Google researcher publishes Windows zero-day exploit

Summary:After releasing details about a Windows flaw without a fix from Microsoft, a researcher has now published an exploit for it.

A Google researcher who recently released details about a new flaw affecting Windows has now published a working exploit for it.

Google researcher Tavis Ormandy has had run-ins with Microsoft over vulnerability disclosure before and appears to be on course for a new one after publishing an exploit ahead of Microsoft releasing a patch for the flaw. The exploit is for a vulnerability that affects a Windows kernel function in Windows 2000, XP, Vista and 7 and 8 as well as Server 2003 and 2008.

Ormandy released the exploit on Full Disclosure on Sunday, three weeks after publishing details about the flaw along with a request for help to find a more reliable way to exploit it.

Microsoft has previously said it was investigating claims there was a flaw  in Windows. However, it said it had not detected any attacks using it and nor had it issued an advisory confirming the vulnerability. Consequently there was no fix either.

Following Ormandy's latest release, Microsoft today acknowledged "an issue" was affecting Windows, but re-iterated it had not detected attacks that used it.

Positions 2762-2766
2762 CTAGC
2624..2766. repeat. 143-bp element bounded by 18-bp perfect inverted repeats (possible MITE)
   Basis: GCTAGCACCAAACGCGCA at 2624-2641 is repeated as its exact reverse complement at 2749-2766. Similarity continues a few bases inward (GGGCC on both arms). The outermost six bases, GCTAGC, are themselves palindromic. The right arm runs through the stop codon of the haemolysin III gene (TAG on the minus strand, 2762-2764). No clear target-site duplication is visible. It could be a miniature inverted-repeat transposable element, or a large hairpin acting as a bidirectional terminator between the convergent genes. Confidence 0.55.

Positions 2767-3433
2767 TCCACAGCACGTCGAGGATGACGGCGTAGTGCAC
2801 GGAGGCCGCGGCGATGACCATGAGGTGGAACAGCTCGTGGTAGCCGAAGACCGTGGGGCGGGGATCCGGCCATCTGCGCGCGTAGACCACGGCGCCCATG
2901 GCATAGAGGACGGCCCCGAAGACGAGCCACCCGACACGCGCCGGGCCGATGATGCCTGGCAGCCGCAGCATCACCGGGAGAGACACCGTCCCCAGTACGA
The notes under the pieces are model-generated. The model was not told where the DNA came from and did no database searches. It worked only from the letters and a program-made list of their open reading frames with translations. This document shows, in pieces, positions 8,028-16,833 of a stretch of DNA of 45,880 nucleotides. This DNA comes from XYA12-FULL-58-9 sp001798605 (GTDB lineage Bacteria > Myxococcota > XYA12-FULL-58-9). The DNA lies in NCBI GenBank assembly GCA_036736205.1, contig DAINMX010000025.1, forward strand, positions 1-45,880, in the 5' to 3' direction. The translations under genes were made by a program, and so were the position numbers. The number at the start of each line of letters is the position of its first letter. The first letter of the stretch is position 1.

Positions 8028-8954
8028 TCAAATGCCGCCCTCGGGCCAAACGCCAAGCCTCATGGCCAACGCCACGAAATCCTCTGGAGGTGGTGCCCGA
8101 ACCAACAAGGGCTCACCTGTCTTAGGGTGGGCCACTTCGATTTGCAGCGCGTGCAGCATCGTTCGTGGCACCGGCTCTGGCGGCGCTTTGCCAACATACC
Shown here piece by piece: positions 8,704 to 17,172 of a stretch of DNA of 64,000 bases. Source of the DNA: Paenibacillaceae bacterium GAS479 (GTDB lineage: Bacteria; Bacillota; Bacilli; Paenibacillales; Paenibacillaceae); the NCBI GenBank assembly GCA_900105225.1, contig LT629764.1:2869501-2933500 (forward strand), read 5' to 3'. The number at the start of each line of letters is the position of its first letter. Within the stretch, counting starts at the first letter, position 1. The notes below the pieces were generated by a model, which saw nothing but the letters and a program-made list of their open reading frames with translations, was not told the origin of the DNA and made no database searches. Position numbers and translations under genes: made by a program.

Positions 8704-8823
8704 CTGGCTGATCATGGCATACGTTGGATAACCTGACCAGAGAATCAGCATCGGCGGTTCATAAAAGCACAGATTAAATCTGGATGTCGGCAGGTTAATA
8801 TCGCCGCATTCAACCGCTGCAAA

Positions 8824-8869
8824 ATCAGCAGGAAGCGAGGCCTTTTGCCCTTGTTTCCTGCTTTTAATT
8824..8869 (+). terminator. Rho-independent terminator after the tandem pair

"We are aware of an issue affecting Microsoft Windows and are investigating. We have not detected any attacks against this issue, but will take appropriate actions to protect our customers," Dustin Childs, group manager of Microsoft Trustworthy Computing said in a statement to ZDNet.

Childs did not answer ZDNet's question whether it will release a patch for the flaw.  

Ormandy's decision to publish the flaw and the exploit jars with Microsoft's "coordinated vulnerability disclosure" strategy, which it announced in 2010 — a month after Ormandy gave the software company five days to respond to a zero-day he published back then.

Redmond's emphasis is on researchers working with the vendor before disclosure whether or not the flaw is being exploited in the wild. It does not use a hard timeline for disclosure.

Despite Microsoft's approach, Metasploit founder and CTO of security firm Rapid7, HD Moore says Ormandy's release of the exploit in this case was fair enough.

"Personally I think [releasing the exploit] helped. After all, Tavis published a note to the full-disclosure list a few weeks ago, and Microsoft (as well as the media) had an opportunity to respond then. It wasn't until a third-party took his proof-of-concept and released a working exploit that Tavis posted his own."

Moore added that the exploit for the same flaw that was released before Ormandy's was on a Chinese website; and that Ormandy had first released details of the flaw in March.    

Google recently cut its recommended disclosure timeline from 60 days to seven days for bugs that are being actively exploited. If the vendor of the product does not have a fix within that time, Google engineers said it should at least publish mitigations, which could include disabling a service or restricting access to it. 

Topics: Security, Google, Microsoft

About

Liam Tung is an Australian business technology journalist living a few too many Swedish miles north of Stockholm for his liking. He gained a bachelors degree in economics and arts (cultural studies) at Sydney's Macquarie University, but hacked (without Norse or malicious code for that matter) his way into a career as an enterprise tech, s... Full Bio

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